Reason of State, Propaganda, and the Thirty Years' War: An Unknown Translation by Thomas Hobbes ; Noel Malcolm

By Noel Malcolm | Go to book overview

3
The ‘Secretissima instructio’ Texts

WHAT sort of text, then, was the Altera secretissima instructio, and why was it thought so worthy of attention? It was in fact the third in a sequence of pamphlets (though its title, Altera…, correctly translated by Hobbes as ‘A second …’, suggests that its author was unaware of the second in the sequence); the first, entitled Secretissima instructio, had achieved considerable notoriety, becoming one of Europe’s most widely read works of political propaganda after its first publication in 1620.

Since the outbreak of the Thirty Years’ War in 1618, a flood of pamphlets, newsletters, and broadsheets, both informative and polemical, had poured from the presses. While it might be an exaggeration to speak of a Europe-wide public opinion, it is clear that there were publics in all of the relevant European states whose opinions were thought to matter: considerable efforts were made by rulers and political leaders both to control the flow of such publications and to insert into it works supportive of their own policies. A whole gamut of publications was thus produced, ranging from crude satirical broadsheets to official declarations and Latin treatises by scholars.1 Readers of all kinds wanted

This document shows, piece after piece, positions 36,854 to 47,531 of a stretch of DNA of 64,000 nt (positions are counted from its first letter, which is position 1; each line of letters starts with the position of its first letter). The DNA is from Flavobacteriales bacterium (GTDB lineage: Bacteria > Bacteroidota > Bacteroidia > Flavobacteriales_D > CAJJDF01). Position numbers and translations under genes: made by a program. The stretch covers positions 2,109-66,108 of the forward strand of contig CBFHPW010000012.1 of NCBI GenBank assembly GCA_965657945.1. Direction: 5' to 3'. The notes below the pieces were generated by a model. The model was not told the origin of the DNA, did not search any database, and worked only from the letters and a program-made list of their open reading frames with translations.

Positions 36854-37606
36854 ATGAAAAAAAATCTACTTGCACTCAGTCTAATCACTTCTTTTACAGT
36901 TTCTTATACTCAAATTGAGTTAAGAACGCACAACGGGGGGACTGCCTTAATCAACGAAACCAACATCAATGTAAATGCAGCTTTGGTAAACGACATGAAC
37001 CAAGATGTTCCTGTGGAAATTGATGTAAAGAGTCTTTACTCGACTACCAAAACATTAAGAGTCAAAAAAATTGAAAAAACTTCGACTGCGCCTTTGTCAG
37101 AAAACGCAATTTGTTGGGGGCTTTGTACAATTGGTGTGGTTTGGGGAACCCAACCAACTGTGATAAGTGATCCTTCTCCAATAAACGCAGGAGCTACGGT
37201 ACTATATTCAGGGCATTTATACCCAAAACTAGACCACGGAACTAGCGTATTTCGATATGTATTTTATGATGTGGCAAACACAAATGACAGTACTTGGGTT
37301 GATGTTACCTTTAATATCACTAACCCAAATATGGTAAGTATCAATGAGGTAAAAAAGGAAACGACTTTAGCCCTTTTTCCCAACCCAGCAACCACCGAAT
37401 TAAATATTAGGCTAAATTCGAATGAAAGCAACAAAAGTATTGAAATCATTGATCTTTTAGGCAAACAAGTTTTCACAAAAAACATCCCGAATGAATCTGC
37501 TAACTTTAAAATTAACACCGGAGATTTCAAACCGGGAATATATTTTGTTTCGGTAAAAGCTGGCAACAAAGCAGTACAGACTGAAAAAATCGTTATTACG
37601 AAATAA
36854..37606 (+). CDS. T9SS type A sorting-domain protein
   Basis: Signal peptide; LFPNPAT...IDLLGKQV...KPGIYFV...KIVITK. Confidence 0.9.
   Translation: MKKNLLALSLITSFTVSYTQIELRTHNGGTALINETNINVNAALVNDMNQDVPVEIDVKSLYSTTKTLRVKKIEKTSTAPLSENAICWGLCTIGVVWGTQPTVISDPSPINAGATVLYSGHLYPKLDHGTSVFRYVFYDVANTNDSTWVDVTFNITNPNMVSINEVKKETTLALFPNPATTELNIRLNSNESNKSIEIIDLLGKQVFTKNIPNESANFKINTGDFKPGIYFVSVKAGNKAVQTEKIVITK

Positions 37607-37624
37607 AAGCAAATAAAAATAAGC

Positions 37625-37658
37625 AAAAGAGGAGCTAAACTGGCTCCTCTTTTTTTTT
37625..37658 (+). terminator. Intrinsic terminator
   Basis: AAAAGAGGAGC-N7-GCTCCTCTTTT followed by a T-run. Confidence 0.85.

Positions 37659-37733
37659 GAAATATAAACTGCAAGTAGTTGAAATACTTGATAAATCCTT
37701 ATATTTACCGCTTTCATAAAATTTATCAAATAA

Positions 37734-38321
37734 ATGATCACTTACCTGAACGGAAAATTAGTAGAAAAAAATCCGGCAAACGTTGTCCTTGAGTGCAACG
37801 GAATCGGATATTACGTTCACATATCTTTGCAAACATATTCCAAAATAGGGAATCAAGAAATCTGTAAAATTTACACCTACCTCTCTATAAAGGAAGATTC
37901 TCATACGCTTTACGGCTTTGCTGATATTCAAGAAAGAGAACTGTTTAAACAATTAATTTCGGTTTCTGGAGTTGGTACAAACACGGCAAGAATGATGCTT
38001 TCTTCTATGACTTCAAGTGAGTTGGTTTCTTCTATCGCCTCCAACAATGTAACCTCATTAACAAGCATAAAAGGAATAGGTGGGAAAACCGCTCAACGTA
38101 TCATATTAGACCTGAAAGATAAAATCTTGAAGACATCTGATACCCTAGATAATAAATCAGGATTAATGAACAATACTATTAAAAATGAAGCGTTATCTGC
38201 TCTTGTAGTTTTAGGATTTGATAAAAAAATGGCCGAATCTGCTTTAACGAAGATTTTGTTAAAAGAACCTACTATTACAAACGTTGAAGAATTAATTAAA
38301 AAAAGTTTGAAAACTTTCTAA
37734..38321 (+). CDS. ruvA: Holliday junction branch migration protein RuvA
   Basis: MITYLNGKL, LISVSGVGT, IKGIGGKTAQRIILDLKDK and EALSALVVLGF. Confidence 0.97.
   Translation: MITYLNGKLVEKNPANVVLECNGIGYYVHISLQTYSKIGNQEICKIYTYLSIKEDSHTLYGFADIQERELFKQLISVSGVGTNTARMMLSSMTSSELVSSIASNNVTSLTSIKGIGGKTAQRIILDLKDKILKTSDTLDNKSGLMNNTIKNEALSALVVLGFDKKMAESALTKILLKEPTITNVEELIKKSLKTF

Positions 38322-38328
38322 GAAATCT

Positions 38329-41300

1 No Europe-wide overview of this material is available, nor would one be easy to form. The best general account of the writing and circulation of such propaganda is P. Schmidt, Spanische Universalmonarchie oder ‘teutsche Libertet’: das spanische Imperium in der Propaganda des Dreissigjährigen Krieges (Stuttgart, 2001), pp. 51–94. Specific studies include R. Koser, Die Kanzleienstreit: ein Beitrag zur Quellenkunde der Geschichte des dreissigjährigen Krieges (Halle, 1874); M. Grünbaum, Uber die Publicistik des dreis sigjährigen Krieges von 1626–1629 (Halle, 1880); G. Gebauer, Die Publicistik uber den böhmischen Aufstand von 1618 (Halle, 1892); F. Dahl, ‘Gustav II Adolf i samtida engelska ettbladstryck’, Nordisk tidskrift för bok- och biblioteksväsen, 25 (1938), pp. 173–89; E. A. Beller, Propaganda in Germany during the Thirty Years’ War (Princeton, 1940); D. Böttcher, ‘Propaganda und öffentliche Meinung im protestantischen Deutschland, 1628–1636’, Archiv für Reformationsgeschichte, 44 (1953), pp. 181–203, and 45 (1954), pp. 83–99; G. Rystad, Kriegsnachrichten und Propaganda während des dreissigjährigen Krieges: die Schlacht bei Nördlingen in den gleichzeitigen, gedruckten Kriegsberichten (Lund, 1960); A. E. C. Simoni, ‘Poems, Pictures and the Press: Observations on some Abraham Verhoeven Newsletters (1620–1621)’, in F. de Nave, ed., Liber amicorum Leon Voet

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